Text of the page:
One of the huge culture shocks for us is that EVERYONE wants to take a picture with the bule (tourists/white person) who are visiting. It’s hard to go ashore without being stopped for photographs several times, especially when you are a young woman. It can start to feel overwhelming. The preteen girls like to ask for kisses on the cheek, and sometimes they even want to have their picture taken with you on YOUR phone.
It was the same for the kids visiting in canoes, and it was especially bad over the weekend when they didn’t have school. The kids are constantly coming by and wanting to talk to you or play on the boat. It sometimes made it hard to get work done, and you have to get used to saying no. One time David invited a group on board while I happened to be making some ice waters for us. I passed out small chunks of ice which were very popular.
Terima kasih(TIERA-makah-see): Thank you
Sama Sama: You are welcome.
In most entrance ports, clearing in procedures can vary greatly by boat.
Debut is not a regular port of entry for Indonesia, but for some reason (maybe because the anchorage is so big?), the rally stops here and the officials come from Tual to Debut for about a week to get us all cleared in. First, when we arrived with our Q flag up, Quarantine would come by and check us in. Even though we arrived at 2 pm, Quarantine was not to be found the whole day. And the next morning, they were not there. Thankfully, we got word that it was ok for us to come ashore and attend the welcome ceremony anyway. After the ceremony, we found the officials and went back to our boat.
Quarantine came by with three people in a long boat. As they were approaching I think their engine died, and the motor gave SH a good whack on our bow, leaving a scratch. Once the officials got onboard, standard questions were asked and paperwork was filled out. For the first time EVER, our medical kit was searched and they asked for a copy of our inventory. Most of our prescriptions are expired, and they put each expired prescription aside. Then they asked for a bag and tape. I gave them a gallon zip-lock bag, which they put the prescriptions in and then taped up. They said not to use these drugs in Indonesia, but once we left it was ok. The bag was not sealed in any formal way. They didn’t even finish going through the prescriptions, just filled a bag and that was good enough.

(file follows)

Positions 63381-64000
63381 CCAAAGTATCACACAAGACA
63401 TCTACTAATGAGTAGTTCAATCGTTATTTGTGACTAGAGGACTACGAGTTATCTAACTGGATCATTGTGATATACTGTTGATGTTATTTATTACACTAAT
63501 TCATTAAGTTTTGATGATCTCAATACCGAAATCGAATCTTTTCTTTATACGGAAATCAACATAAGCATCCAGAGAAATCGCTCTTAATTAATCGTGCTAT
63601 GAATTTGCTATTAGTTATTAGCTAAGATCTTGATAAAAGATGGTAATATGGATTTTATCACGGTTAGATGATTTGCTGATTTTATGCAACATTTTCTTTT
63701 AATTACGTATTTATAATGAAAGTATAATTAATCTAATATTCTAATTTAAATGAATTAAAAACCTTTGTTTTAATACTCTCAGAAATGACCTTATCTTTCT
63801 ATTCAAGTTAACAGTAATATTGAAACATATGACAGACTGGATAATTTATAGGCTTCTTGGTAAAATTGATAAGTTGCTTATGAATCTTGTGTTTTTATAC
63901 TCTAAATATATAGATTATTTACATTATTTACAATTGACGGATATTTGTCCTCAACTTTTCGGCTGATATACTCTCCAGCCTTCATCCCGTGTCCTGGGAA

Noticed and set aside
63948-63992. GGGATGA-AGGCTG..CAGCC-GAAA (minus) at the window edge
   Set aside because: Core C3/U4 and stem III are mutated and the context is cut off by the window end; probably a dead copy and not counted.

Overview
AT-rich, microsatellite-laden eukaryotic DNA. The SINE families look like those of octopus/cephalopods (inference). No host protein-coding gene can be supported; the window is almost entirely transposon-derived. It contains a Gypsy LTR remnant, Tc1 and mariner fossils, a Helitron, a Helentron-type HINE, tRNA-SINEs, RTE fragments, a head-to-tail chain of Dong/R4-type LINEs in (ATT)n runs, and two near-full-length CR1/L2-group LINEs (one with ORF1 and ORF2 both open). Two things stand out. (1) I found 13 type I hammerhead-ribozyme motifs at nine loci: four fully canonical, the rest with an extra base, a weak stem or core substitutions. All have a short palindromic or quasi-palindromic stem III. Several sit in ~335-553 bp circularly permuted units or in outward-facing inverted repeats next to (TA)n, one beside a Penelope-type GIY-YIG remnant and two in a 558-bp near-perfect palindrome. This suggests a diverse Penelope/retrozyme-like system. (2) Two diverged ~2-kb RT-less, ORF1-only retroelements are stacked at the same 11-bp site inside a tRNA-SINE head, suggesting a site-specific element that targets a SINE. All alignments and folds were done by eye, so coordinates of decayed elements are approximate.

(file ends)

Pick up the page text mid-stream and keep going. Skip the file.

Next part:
Next was Customs. This boat brought TWELVE people on board. Half the people were in an official capacity, and half were in street clothes…who knew what they were doing. I filled out paperwork while David showed the officials around the boat. The officers filmed and took photos of everything, but it was not the most thorough inspection we’ve ever had.
The next day, we went ashore to meet Customs and Immigrations to finish our paperwork. The officials were set up in the pavilion every day, and we sat down to finish our paperwork and get our passports stamped.
Tip: when you get a document, make copies of it right away. Some people gave their Australian departure paperwork originals to the agents and then had to scramble to get them back later.
It wasn’t just customs set up in the pavilion. Every day there was tea, coffee, and water available. Also, you could purchase some food items, which was a good start to exploring some Indonesian food:
pisang goreng: plantains (or bananas?) dipped in cassava or tapioca flour and fried
sambal: a very important Southeast Asian condiment, which varies by region. Here it is made with chili peppers and tomatoes and served with the pisang goreng
kolak: a drink made with palm sugar, coconut milk, and red beans
panakuk: a green pancake rolled with coconut filling
es campur: shaved milky ice with chocolate condensed milk drizzled on top. You could have this in a cup or on bread
Also at the pavilion was tables set up to assist with necessities. You could drop off laundry, get jerry cans filled, and talk to someone from the local tourism department. A money exchange van was set up with a good rate, and a Telkomsel van to give us sim cards.